Each morning, after the newspaper arrives with a thump at the street end of the driveway, the more convenience-focused part of us would really love it if the carrier placed it instead on our doorsteps.
Then again, lying in bed as those early morning deliveries are made, there's a sleepy-eyed temptation to want even more: Why can't the carrier just bring it on inside and put it next to the coffee machine that automatically makes our coffee in the moments before we wake? It's just a little bit farther. What's the big deal?
What’s the point?
Before election commissioners put a vote center on the University of Arkansas campus, the question needs to be asked: What difference will it make?
No one is immune from wanting convenience. That's why fast food has become fundamental to the American way of life. That's why hospital emergency rooms lease highway billboards showing just how few minutes someone will have to wait to see a medical professional -- even in an emergency, convenience counts.
On the University of Arkansas campus, the almost annually recurring message to the Washington County Election Commission from students is this: Give us a voting center on campus.
And who can blame the students for asking? Naturally, it's easier to dip into a building as one strolls across campus than to venture off campus to exercise the privilege of voting.
A representative of the Associated Student Government recently proposed that the election commission open a voting center at the Student Union for the two-week early voting period preceding the November election. The university has an enrollment of around 27,000 plus around 3,400 faculty and staff. Residents halls have a capacity of nearly 5,800.
If we were part of student government, we would make the exact request.
The Washington County Election Commission, however, has a charge to serve all voters of the county. Empowered by Act 1389 of 2013, the commission has adopted an approach that allows any registered voter in the county to cast his or her ballot at any voting center. In the March primaries, Washington County used six early voting centers and, although no decision has been finalized, expects to do the same in November.
About one mile -- most of it down Dickson Street, presumably a familiar rout for UA students -- from the Arkansas Union is the Washington County Courthouse. That's about 2,300 steps, for the FitBit wearers among us.
Sure, not as convenient as down the hall in the dorm, but pretty convenient nonetheless.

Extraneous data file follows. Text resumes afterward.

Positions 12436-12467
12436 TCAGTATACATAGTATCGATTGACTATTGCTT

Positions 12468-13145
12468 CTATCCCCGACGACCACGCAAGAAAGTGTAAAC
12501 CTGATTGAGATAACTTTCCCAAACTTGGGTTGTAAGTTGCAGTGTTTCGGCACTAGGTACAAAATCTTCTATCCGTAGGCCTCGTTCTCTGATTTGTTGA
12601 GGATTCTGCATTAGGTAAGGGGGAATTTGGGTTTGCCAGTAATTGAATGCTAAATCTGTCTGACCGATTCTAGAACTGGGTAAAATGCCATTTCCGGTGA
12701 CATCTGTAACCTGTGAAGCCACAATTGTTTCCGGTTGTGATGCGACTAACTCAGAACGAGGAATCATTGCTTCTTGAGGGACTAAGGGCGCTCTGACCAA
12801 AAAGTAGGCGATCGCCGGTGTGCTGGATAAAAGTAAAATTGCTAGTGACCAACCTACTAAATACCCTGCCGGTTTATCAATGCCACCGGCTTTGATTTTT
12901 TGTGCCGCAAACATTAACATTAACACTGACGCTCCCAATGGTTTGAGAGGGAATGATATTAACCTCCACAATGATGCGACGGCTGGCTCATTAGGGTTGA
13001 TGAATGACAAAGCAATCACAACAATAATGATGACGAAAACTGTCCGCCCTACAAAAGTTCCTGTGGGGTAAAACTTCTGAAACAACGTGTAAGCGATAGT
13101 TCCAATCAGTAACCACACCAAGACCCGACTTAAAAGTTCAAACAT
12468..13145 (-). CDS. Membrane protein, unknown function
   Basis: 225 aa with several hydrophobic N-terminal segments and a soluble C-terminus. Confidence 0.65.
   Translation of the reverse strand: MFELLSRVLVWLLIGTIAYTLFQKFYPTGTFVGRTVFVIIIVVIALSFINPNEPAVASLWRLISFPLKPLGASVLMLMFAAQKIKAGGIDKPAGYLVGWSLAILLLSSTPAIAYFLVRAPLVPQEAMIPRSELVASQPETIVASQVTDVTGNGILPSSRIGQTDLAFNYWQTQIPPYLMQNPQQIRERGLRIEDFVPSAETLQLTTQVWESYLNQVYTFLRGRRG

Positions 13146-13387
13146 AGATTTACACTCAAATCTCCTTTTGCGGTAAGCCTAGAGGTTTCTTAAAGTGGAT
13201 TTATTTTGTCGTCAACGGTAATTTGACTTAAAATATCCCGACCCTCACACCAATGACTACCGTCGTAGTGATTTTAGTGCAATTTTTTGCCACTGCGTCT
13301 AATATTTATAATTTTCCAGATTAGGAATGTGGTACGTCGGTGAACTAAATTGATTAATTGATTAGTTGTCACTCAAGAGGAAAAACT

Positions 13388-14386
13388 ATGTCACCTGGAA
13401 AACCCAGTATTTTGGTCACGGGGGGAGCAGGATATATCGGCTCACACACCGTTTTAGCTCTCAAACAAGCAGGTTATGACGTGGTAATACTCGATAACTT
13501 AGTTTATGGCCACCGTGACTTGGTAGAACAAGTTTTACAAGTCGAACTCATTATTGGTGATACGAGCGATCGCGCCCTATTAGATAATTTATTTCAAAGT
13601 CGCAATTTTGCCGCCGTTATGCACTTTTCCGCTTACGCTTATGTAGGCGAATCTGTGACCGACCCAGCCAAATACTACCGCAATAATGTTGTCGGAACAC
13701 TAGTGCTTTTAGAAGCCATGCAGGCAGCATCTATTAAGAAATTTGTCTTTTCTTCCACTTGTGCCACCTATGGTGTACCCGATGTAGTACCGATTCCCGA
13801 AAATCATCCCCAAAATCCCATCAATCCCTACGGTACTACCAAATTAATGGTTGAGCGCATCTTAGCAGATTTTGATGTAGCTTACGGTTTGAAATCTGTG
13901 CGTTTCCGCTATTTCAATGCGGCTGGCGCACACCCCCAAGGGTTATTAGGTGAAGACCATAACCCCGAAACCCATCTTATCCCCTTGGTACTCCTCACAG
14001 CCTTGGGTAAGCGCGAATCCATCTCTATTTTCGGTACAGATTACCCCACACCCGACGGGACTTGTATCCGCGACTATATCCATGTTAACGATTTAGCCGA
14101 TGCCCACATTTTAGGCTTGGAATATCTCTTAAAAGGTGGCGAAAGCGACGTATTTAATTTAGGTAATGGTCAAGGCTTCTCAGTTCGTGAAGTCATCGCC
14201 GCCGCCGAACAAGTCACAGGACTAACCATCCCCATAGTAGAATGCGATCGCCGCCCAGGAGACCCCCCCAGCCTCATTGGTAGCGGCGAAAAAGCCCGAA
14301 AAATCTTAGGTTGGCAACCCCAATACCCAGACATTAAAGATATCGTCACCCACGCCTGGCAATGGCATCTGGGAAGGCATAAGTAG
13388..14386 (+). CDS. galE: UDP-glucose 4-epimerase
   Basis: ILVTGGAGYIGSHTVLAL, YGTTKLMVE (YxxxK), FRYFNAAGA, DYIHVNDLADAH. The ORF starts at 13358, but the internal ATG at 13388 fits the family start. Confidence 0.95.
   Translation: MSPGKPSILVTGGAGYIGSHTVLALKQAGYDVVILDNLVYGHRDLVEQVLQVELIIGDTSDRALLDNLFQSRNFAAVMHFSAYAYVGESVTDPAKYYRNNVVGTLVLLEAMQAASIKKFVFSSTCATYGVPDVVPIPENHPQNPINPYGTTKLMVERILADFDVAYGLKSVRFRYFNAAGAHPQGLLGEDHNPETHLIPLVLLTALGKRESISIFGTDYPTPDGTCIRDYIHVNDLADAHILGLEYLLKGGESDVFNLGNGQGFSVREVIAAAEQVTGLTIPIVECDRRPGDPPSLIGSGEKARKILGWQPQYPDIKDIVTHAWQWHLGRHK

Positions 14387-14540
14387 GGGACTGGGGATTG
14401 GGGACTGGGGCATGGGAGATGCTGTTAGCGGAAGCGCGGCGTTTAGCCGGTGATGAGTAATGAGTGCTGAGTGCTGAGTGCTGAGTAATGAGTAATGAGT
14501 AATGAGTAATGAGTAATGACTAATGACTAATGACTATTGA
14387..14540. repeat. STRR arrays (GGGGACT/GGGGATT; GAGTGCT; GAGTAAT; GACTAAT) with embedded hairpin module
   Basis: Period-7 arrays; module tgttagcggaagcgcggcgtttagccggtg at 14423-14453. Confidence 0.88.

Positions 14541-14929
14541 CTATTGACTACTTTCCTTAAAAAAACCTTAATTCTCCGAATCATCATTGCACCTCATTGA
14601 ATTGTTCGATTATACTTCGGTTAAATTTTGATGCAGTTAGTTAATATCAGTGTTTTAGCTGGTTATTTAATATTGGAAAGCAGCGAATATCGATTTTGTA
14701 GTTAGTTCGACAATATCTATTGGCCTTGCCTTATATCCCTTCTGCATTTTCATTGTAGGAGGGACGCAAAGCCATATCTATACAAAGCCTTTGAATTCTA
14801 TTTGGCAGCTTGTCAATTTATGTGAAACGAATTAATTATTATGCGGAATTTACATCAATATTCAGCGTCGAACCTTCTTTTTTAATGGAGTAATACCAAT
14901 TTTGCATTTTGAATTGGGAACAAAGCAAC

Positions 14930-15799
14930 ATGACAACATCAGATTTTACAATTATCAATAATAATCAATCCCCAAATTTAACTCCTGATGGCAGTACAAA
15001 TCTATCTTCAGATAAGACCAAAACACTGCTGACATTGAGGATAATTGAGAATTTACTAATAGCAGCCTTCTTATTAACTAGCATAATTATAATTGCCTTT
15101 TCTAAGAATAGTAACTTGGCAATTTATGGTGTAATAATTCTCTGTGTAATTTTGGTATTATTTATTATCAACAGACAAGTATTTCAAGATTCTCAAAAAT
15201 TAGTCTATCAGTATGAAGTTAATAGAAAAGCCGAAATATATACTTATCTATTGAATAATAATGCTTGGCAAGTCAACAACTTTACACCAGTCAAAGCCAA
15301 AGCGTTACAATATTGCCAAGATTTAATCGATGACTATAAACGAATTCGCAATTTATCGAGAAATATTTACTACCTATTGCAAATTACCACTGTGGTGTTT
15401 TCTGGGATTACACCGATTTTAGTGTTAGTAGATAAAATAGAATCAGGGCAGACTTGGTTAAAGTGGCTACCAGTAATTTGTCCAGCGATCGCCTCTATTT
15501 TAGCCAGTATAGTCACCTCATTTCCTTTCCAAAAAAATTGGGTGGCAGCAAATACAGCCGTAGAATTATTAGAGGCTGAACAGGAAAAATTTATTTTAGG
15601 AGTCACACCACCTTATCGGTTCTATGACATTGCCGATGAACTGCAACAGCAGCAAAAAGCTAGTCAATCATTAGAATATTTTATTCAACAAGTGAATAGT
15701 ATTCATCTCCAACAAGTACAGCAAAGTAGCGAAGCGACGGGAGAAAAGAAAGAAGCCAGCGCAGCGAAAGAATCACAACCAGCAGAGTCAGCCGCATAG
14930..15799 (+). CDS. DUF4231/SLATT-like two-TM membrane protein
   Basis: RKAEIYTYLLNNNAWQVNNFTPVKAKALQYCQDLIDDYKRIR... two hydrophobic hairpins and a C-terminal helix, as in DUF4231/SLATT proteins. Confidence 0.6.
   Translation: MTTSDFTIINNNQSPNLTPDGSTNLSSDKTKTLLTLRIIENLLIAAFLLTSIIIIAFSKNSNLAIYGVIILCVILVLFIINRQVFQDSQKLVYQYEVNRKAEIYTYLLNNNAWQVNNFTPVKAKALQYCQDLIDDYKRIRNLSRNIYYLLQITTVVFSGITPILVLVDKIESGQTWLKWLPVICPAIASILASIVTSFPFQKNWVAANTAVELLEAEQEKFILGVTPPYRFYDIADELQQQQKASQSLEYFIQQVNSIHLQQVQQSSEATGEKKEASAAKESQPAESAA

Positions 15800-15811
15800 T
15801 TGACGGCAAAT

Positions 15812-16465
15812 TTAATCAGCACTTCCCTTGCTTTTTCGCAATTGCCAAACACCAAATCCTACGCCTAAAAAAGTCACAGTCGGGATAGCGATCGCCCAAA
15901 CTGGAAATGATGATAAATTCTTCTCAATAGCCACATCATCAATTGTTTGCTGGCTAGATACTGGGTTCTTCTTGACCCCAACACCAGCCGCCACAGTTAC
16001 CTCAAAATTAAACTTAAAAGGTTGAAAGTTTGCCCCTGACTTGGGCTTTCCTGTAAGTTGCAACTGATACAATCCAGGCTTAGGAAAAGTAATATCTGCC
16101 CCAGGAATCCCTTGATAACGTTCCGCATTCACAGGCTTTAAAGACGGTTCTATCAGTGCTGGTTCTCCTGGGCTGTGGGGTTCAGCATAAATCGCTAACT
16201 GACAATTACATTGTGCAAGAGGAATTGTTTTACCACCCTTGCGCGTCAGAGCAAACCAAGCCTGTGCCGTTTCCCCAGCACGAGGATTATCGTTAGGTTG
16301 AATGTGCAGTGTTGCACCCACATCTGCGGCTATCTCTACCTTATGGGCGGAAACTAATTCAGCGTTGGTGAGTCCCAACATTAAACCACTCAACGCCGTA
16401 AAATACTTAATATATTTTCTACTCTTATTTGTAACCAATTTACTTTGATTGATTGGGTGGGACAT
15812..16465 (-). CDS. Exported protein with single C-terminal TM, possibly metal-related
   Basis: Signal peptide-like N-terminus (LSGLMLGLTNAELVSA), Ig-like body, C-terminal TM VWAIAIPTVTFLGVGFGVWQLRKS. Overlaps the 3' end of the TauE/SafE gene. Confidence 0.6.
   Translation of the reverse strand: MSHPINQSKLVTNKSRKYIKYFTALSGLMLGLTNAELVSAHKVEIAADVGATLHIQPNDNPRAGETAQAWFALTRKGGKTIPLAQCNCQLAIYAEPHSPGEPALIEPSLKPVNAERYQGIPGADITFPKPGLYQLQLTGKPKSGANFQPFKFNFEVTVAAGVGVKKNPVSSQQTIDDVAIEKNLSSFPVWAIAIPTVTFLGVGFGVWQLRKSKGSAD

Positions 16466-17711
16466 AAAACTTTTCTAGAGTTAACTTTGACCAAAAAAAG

Razorback Transit, an Americans with Disabilities compliant, federally funded bus system, picks up at the Student Union every 20 minutes or so during the hours vote centers are open. It's about a seven-minute ride to within a half-block of the Washington County Courthouse, where early voting happens all day long during the two-week voting period.
Operating a vote center costs a few thousand dollars for a two-week early voting period, so it's not a huge amount of money. Still, anyone who has observed the Washington County Quorum Court's budgetary processes of late knows those elected officials aren't throwing money around. A decision to open an on-campus vote center might also be a decision to close another one. Certainly, the off-campus vote centers are far more accessible to the general public -- all voters -- than one seated in the midst of the parking-challenged University of Arkansas campus. No one in his right mind would go to the campus solely to cast a ballot, yet certainly within a two-week period, students on campus have ample opportunity to get over to the courthouse.
But here's the crucial question: Is the lack of a early voting center on campus keeping people from exercising their right to vote? Maybe there's the occasional lollygagger who just can't muster the energy to do it. But do professors show up at a student's home with test in hand if the student fails to make it to class? We hope it hasn't come to that.
There must be some basic expectation that a voter will take the necessary steps to cast a ballot, especially when they're so, so easy already.
Without proof that an on-campus vote center would suddenly tap into a previously ignored or oppressed voting segment, it makes little sense to go to the trouble and expense to create a limited-access vote center catering just to the on-campus crowd. Washington County's Election Commission has to serve all voters, and it appears to be doing so effectively with vote centers accessible to all residents.
Commentary on 05/11/2016